The Raiders will make some sort of move at quarterback this offseason. It probably won't be Tom Brady. Trading up for Tua Tagovailoa or Justin Herbert in the draft seems like a no-go.
Smart money is on Derek Carr opening next season under center for Jon Gruden in Las Vegas. Even if Carr enters the season as the starter, the Silver and Black will need a competent backup. Mike Glennon is set to be a free agent and unlikely to be back. Signs also seem to point to DeShone Kizer going elsewhere. While Nathan Peterman can play quarterback, he's not a basket to put all your eggs in.
The Raiders could look to draft a quarterback like Jalen Hurts (good idea) or Jake Fromm (not so good) on Day 2 of the NFL draft when they have three third-round picks. But Gruden undoubtedly would also like to bring in a veteran to sit behind Carr in case No. 4 gets injured or his performance is underwhelming to open the 2020 season.
The name that intrigues the Raiders from the offseason quarterback carousel is Marcus Mariota, NFL Media's Mike Garafolo reported Friday.
Bringing in Mariota, who had a bad 2019 season for the Tennessee Titans before being benched for Ryan Tannehill, makes a ton of sense for the Raiders.
Carr was decent in Year 2 in Gruden's system, throwing for 4,054 yards, 21 touchdowns and only eight interceptions. The numbers look good, but those can be deceiving. The Raiders didn't score enough points, especially in the red zone, and Carr was unable to lead them to wins over the New York Jets, Jacksonville Jaguars or Denver Broncos near the end of the season when the Silver and Black's playoff lives were hanging in the balance. He also went and laid another egg in Kansas City against the Chiefs.
No play summed up Carr's limitations than a fourth-and-goal near the end of the Raiders' Week 14 loss to the Titans. With the Raiders on the 1-yard line and trailing 42-21, Carr rolled right and instead of opting to try and squeeze a pass into a tight window, he elected to throw the ball away, turning it over on downs. It was a mind-boggling decision that Gruden surely wasn't fond of, despite what he said publicly after the game.
Carr is a solid quarterback, who appears to have bumped his head on his ceiling. Mariota, for all his issues last season, has yet to reach what he truly can be as an NFL quarterback.
The 26-year-old was drafted with the No. 2 overall pick in the 2015 NFL Draft by the Titans, but they never truly bought into him as the franchise quarterback. Instead of building the offense around what Mariota does best, the Titans shuffled from Ken Whisenhunt to Mike Mularkey, who instilled his "exotic smashmouth" offense, which focused on running the ball like it was 1970.
Despite an offense that didn't take advantage of his mobility, creativity and play-making ability and asked him to make tight throws from a three or five-step drop mainly on third-and-long, Mariota had a successful second season in the NFL. He threw for 3,426 yards, 26 touchdowns and only nine interceptions in 2016.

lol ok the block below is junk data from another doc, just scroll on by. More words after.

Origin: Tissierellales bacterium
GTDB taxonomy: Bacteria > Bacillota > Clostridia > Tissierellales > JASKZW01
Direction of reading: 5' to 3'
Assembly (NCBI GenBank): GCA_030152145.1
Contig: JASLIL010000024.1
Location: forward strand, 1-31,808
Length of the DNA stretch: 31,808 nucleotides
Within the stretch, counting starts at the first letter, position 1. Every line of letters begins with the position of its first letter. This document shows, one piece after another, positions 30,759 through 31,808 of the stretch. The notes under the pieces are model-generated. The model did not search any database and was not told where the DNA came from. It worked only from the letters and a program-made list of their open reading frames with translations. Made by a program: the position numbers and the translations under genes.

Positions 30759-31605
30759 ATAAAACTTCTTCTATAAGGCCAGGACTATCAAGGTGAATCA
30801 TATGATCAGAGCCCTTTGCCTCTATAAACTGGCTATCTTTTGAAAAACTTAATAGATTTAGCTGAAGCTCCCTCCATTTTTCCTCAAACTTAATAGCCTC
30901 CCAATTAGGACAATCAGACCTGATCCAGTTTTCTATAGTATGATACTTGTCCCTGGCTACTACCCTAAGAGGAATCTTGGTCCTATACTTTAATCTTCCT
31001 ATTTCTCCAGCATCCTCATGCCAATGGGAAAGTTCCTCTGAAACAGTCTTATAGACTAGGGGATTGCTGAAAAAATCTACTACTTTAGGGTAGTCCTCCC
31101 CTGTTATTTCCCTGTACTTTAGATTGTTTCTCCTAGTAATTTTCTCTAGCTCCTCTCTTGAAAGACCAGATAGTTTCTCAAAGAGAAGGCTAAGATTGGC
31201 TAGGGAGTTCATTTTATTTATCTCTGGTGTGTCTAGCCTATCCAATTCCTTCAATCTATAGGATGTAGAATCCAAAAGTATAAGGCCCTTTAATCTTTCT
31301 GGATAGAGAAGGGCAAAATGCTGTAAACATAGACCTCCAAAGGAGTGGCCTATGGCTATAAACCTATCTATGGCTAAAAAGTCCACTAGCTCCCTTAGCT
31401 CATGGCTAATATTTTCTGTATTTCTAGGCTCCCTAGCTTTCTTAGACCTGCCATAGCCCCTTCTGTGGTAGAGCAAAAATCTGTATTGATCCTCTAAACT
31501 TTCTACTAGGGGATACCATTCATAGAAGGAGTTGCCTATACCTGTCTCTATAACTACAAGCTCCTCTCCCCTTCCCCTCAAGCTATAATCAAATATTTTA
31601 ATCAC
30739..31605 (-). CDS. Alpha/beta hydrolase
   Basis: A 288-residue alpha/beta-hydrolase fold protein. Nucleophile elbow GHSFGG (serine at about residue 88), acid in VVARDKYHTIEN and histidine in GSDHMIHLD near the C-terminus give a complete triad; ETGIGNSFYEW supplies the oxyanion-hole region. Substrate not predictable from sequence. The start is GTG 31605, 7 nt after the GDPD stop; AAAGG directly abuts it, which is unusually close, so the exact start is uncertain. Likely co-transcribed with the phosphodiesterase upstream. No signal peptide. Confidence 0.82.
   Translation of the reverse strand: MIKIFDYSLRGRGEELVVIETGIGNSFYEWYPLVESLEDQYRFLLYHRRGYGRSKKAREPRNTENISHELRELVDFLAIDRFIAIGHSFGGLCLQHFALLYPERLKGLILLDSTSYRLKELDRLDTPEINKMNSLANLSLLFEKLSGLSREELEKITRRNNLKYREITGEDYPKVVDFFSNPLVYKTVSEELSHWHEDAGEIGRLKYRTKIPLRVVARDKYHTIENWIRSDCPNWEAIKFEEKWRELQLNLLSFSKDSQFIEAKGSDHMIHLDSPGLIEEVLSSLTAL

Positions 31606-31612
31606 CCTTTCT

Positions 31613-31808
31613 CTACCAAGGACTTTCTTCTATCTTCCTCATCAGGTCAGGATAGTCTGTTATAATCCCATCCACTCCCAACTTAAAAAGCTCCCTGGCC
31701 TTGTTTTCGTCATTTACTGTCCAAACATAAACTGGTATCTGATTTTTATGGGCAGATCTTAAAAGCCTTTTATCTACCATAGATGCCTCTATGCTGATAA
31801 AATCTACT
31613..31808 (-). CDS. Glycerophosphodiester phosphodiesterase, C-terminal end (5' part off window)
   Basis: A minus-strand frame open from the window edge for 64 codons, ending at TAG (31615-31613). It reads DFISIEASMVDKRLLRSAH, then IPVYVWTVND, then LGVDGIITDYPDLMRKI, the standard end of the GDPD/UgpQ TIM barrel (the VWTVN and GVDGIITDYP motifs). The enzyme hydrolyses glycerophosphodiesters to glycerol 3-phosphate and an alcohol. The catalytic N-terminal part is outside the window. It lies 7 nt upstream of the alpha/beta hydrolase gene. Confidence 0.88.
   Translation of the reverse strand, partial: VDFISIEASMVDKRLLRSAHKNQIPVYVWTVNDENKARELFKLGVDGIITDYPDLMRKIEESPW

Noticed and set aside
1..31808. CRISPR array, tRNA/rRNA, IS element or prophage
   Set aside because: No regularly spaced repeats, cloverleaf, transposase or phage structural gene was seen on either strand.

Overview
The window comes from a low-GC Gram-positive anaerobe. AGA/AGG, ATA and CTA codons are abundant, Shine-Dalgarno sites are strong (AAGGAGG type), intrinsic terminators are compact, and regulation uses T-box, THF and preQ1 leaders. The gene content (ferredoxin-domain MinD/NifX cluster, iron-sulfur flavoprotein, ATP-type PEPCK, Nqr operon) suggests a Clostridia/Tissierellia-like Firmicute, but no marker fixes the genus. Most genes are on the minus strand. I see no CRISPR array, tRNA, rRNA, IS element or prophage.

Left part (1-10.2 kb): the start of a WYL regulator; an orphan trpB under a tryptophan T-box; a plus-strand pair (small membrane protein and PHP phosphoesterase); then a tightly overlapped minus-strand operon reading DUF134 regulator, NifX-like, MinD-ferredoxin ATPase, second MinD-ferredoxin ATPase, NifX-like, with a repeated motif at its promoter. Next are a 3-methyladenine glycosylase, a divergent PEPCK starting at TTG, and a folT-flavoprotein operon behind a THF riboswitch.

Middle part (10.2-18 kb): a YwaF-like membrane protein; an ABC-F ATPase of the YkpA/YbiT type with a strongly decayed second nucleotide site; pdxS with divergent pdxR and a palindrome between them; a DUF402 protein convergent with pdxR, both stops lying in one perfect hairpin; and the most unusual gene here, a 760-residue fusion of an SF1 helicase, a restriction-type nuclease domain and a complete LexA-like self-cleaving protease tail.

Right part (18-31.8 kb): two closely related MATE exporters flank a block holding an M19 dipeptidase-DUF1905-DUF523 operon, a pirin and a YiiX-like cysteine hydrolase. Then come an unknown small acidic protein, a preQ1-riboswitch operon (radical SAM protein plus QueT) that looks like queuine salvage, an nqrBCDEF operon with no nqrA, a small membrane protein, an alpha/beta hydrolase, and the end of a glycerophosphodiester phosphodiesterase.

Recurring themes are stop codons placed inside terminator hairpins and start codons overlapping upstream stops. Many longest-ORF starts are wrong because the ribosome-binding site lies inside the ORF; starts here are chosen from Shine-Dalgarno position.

Mariota led the Titans to a comeback win over the Chiefs at Arrowhead Stadium in the wild-card round the next season. Read that again. He won at Arrowhead Stadium, something Carr hasn't been able to do in his career. In that game, Mariota did everything it took to win, including catching his own batted pass and running it in for a touchdown and throwing the game-sealing block to spring Derrick Henry.
That kind of moxie and do-anything-to-win attitude would appeal to Gruden, general manager Mike Mayock (who had Mariota as his No. 1-ranked quarterback in the 2015 draft) and Raiders fans. It's also an attitude that galvanizes a team.
Mariota can beat teams with his legs, extend plays and be highly effective when put in an offense with an innovative play-caller who can play to his strengths.
The Oregon product is at a crossroads in his career after being supplanted by Tannehill, but he's by no means washed. He can be a capable backup to start the season and perhaps pull a Tannehill on Carr should he not take another step forward in Gruden's offense.
Gruden has said he wants to bring the offense into the new age. He asked Carr to use his legs to make plays outside the pocket last season, something the 28-year-old was slow to take to.
Mariota is adept at making plays with his legs and can become dynamic when allowed to play a game more suited to what he does well. When Mariota ran scout team for the Titans as they prepared for the AFC Divisional Game against the Baltimore Ravens, he reportedly impressed his coaches with how effective and dangerous he was running the offense built for Lamar Jackson. Funny how a Heisman Trophy winner looks good when you play to his strengths, right?
The Raiders will be attached to any and every quarterback this offseason. Brady is a pipe dream that has little chance of coming true. Their needs are too great to spend draft capital to move up for a quarterback.
Mariota is the perfect "1B" quarterback for the Raiders. He's smart, young and still has a lot of untapped potential. He's a team-first guy who would have no problem sitting behind Carr to open the season. And if Carr falters or is unimpressive, Mariota has shown he can be dynamic when put in the right spot and has the unique skills that have become necessary for quarterbacks to have in today's NFL.